Powell backs Obama over national security
Former US secretary of state Colin Powell says the country is not less safe because of the way President Barack Obama handles national security matters. Famous for his role in the first US invasion of Iraq in the early 1990s, Powell was perhaps even more famous for ultimately not agreeing with his former boss George W Bush and former vice president Dick Cheney, and resigning from government. Powell’s a Republican who supported Democrat Obama for president in 2008. He says Obama may have put too much on his plate as he tackles domestic issues after the economy all but collapsed. US politics has become increasingly polarised between left-wing reformers and right-wing hawks. Obama wants national consensus on issues ranging from national security to the economy, Iran, Iraq and Afghanistan. Mostly he’s going prematurely grey, like all of his predecessors. Photo: Reuters.
Science the predator as crickets stalked by wolf spider
Research published in The American Naturalist indicates that the humble cricket forewarns its offspring that predators lurk while they are still in gestation, if the mother has been exposed to the things that eat them. That’s useful since baby crickets are left to fend for themselves right after birth. It’s a pity the crickets weren’t forewarned of the brutal methods used to elicit this information by the nastiest predator of all – human beings. The researchers placed pregnant crickets in an enclosure where they were stalked, but not eaten, by a wolf spider, because its fangs were coated with protective wax. To prove their point, experimenters also placed juvenile crickets in an arena with a starving wolf spider with fully functioning mandibles. The spider got all the crickets, but took longer to hunt down the young born to spider-exposed mothers. They were found to stay hidden longer, and were more likely to freeze when they came across spider faeces or spider silk. No findings on the mental health of the surviving baby crickets were released.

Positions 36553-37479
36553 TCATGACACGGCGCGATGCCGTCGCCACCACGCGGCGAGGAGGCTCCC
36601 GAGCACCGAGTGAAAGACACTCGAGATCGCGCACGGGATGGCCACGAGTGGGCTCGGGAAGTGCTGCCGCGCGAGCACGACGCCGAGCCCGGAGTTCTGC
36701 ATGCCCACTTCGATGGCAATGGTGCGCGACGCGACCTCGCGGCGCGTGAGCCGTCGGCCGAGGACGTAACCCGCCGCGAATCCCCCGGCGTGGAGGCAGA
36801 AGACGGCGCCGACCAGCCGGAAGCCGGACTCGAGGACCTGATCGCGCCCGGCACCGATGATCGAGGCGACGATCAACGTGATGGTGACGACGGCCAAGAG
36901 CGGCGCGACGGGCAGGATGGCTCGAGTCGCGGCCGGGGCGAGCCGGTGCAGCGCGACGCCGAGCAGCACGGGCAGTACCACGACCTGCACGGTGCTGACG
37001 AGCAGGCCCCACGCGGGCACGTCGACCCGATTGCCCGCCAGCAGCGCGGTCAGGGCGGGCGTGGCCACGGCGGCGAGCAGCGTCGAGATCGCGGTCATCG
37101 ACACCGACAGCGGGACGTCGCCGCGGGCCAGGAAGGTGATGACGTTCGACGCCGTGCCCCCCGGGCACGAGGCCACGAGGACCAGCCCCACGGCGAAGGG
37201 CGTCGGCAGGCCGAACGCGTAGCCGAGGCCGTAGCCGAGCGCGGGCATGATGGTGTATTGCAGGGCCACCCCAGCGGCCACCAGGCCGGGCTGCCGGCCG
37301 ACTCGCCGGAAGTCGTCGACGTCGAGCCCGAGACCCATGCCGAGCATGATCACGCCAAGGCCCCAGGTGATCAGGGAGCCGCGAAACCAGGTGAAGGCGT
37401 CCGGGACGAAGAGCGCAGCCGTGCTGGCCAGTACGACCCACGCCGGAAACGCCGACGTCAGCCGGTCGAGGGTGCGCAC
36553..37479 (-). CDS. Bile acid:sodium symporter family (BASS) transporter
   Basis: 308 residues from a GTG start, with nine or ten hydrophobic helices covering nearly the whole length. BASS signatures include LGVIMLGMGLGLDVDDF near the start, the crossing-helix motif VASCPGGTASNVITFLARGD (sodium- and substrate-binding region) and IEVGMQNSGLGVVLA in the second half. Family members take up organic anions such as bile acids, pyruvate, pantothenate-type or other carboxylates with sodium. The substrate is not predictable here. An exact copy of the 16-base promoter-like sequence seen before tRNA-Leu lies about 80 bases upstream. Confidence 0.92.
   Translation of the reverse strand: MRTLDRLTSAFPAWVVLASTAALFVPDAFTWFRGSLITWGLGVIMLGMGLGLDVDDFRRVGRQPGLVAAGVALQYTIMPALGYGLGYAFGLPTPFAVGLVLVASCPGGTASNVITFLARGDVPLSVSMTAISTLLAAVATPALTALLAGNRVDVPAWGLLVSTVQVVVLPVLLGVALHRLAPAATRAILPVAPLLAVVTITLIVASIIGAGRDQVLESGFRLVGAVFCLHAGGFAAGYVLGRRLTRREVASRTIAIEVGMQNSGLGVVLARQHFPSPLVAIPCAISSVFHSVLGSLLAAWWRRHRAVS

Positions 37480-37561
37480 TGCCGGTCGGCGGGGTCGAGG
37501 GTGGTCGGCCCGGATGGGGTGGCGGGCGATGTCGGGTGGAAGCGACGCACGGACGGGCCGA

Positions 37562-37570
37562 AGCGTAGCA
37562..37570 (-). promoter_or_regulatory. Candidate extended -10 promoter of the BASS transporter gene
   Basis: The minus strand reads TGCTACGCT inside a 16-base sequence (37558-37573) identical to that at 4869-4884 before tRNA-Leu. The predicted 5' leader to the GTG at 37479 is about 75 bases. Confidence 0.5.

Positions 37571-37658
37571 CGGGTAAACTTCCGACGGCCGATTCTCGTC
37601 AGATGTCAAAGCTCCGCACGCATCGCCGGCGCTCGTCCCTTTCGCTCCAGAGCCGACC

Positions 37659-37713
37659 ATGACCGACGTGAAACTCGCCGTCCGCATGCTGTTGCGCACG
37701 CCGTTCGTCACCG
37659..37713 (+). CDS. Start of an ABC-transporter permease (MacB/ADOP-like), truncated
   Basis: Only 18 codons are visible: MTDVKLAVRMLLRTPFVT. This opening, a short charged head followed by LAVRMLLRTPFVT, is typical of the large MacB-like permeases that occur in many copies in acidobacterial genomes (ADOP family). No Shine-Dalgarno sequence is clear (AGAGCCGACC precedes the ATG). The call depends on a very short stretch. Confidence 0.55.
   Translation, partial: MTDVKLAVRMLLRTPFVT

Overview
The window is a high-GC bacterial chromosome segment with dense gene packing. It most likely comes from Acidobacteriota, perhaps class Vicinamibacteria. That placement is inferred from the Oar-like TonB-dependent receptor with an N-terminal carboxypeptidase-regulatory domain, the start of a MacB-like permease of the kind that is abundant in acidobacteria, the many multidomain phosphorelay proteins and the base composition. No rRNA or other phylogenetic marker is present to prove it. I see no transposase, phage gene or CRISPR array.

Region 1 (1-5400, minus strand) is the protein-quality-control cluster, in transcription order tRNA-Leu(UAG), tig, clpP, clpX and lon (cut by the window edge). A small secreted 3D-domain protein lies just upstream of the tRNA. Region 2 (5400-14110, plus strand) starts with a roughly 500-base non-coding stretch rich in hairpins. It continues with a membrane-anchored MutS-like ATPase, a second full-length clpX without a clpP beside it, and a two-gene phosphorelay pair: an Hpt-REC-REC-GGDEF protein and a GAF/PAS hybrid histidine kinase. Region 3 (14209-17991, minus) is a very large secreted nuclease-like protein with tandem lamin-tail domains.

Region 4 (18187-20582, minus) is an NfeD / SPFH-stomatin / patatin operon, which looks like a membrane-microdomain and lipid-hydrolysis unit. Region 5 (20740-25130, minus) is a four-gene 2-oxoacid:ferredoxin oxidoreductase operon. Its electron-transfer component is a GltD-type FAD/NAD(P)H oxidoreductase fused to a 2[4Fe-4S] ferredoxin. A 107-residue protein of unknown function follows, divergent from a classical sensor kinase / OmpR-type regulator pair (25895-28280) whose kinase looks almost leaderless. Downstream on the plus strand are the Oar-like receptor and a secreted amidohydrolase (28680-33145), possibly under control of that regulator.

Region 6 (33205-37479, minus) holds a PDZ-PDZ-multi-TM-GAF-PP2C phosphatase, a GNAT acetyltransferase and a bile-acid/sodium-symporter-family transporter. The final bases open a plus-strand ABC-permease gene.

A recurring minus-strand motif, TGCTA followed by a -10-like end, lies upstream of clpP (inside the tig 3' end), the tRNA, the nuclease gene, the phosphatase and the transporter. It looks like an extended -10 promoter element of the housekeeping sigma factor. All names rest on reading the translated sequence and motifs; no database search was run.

Afghans woefully underprepared to take over their country
US forces and their Afghan allies are encountering heavy resistance from Taliban fighters hiding in buildings in the Afghan opium-town of Marjah, as terrified civilians get caught up in the cross-fire. The Taliban trades drugs for weapons from their primary stronghold and the Nato offensive hopes to turn the tide of the Afghan war by flushing them out of the town of some 80,000 people. But the Americans are also trying to figure out whether the Afghan troops will soon be ready to assume the security of the country on their own. Reports from the battlefield aren’t good in this regard. It seems the Afghan army hasn’t got a hope in hell of running the show themselves. Afghan President Hamid Karzai has also urged Nato to do more to protect civilians during the fight, as the main purpose of the offensive is to win hearts and minds and restore government rule in Marjah. But war is war, and Nato says this isn’t always possible. The attack on Marjah is the biggest allied assault in the eight-year-old conflict. Meanwhile, the 2,000-strong Dutch contingent in Afghanistan looks set to be withdrawn from the country before the end of the year after the government in the Netherlands collapsed over opposition to the war. That raises fears that other nations might hasten the withdrawal of their troops as well.